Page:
In another study clinicians investigated the effects of Tribulus terrestris L. on sperm morphology and acrosome reaction in subjects with oligoasthenoteratozoospermia. A double-blind placebo-controlled trial was performed with 30 primary and secondary infertile men. Half received oral Tribulus three times per day for 60 days, and the rest were given sugar pills. The ejaculate volume, sperm concentration, morphology, acrosome reactions, and other parameters were evaluated before and after treatment.
A significant increase in the percentage of slow or sluggish progressive motile sperm in the treated group was observed when compared to the control group. The percentage of the sperm with normal acrosome (a process at the anterior end of a sperm cell that produces enzymes to facilitate penetration of the egg) reaction was also increased, whereas, the percentage of immotile sperm decreased significantly. The frequency of sexual intercourse was also increased significantly in the Tribulus group. The study concluded that Tribulus terrestris L., given at 500mg three times a day for 60days proved to be effective in restoring some of the sperm functions, such as motility and acrosome reactions.
Tribulus terrestris L. extract improves spermatozoa motility and increases the efficiency of the acrosome reaction in subjects diagnosed with oligoasthenoteratozoospermia L. Setiawan Airlangga University, Surabaya, Indonesia (1996).
Modern day uses:
Today, Tribulus terestris is prescribed by physicians and herbal specialist for the following:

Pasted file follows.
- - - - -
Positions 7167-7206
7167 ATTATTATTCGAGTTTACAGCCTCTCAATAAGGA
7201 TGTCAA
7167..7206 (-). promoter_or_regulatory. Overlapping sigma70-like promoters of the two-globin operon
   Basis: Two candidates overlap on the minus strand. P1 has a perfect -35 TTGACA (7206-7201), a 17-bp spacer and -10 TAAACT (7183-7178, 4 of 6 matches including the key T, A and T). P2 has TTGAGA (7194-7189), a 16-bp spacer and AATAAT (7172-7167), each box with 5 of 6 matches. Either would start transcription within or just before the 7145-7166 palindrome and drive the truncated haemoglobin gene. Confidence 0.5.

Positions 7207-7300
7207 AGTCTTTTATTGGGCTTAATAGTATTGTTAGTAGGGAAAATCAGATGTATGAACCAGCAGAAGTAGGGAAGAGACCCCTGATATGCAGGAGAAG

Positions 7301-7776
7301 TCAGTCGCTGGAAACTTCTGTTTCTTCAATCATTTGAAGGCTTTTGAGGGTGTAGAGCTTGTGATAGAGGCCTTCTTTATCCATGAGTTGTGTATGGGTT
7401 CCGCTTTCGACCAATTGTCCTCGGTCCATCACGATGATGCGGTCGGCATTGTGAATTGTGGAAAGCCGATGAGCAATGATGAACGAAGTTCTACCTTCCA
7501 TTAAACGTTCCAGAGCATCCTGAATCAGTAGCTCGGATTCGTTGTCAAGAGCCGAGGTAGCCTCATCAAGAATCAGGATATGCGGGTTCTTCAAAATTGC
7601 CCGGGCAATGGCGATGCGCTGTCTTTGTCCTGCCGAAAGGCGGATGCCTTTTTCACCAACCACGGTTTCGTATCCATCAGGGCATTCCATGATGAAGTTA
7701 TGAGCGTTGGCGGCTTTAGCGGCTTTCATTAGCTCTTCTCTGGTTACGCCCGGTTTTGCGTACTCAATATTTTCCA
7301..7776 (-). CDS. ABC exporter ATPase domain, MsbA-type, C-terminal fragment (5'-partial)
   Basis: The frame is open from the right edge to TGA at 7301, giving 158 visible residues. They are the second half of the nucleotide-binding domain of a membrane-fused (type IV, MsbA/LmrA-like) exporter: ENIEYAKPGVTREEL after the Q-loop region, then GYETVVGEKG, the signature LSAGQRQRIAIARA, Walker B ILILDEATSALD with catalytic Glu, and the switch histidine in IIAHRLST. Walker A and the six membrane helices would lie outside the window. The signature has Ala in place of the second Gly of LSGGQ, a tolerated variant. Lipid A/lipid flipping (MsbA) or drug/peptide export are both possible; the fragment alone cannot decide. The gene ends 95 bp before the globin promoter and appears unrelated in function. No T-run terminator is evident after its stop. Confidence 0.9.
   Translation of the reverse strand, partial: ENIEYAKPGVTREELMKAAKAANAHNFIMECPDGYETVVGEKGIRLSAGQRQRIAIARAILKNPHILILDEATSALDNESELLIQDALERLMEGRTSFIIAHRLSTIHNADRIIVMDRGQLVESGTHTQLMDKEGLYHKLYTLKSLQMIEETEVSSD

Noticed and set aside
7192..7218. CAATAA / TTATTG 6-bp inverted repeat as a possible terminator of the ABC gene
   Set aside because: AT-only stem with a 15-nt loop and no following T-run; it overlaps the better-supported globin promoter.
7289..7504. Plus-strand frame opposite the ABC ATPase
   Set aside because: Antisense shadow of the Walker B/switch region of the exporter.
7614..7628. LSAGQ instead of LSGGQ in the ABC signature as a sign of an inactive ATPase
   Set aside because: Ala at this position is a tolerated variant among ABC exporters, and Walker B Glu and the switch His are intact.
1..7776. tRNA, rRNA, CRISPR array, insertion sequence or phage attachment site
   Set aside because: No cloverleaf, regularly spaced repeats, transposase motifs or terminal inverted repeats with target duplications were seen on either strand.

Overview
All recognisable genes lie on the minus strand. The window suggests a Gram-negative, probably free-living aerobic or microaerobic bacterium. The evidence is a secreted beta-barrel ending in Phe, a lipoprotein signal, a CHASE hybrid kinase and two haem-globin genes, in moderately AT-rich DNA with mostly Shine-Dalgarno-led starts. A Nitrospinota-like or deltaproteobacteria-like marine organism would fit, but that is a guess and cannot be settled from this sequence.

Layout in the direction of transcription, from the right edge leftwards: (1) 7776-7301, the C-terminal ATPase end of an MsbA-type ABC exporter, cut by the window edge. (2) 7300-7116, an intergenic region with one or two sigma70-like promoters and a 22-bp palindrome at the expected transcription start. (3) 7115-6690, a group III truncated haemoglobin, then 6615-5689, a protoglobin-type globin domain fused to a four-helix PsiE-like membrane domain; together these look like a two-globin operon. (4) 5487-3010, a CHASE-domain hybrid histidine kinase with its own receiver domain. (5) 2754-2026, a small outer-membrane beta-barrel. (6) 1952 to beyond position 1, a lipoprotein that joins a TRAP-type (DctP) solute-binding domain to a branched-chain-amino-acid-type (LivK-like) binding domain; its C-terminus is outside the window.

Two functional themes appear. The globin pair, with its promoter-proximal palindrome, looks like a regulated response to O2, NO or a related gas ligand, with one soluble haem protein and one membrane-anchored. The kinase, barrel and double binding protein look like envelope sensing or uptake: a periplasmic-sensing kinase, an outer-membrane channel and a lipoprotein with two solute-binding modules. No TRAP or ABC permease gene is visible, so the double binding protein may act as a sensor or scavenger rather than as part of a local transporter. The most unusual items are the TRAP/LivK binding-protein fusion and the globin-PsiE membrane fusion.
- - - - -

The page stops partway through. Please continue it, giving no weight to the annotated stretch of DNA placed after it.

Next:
* Increase spermatozoa motility
* Treatment of erectile dysfunction (impotence)
* Increase testosterone levels
* Diseases of genito urinary tract including dysuria chronic cystitis, phosphaturia, incontinence, etc
* Spermatorrhoea (Involuntary discharge of semen without orgasm)
* Immune system deficiencies
* Uterine disorders after parturition
Precautions and/or adverse effects:
Individuals with preexisting medical conditions should consult with their physician particularly if they are taking prescription or over-the-counter-medications or supplements. Women who are pregnant or breast feeding and children should also consult with there physician prior to taking any new supplements. Very few side effects have been reported with the use of Tribulus terrestris except for periodic cases of an upset stomach at the time of this writing. This situation can usually be avoided if individuals take the herb on a full stomach.
Please note: The above information is intended to supplement, not substitute for, the expertise and judgment of your physician, pharmacist, or other healthcare professionals. The information should not be construed to indicate that the use of the product is appropriate, safe, or effective for each individuals use. Individuals should consult their healthcare professional prior taking any new product.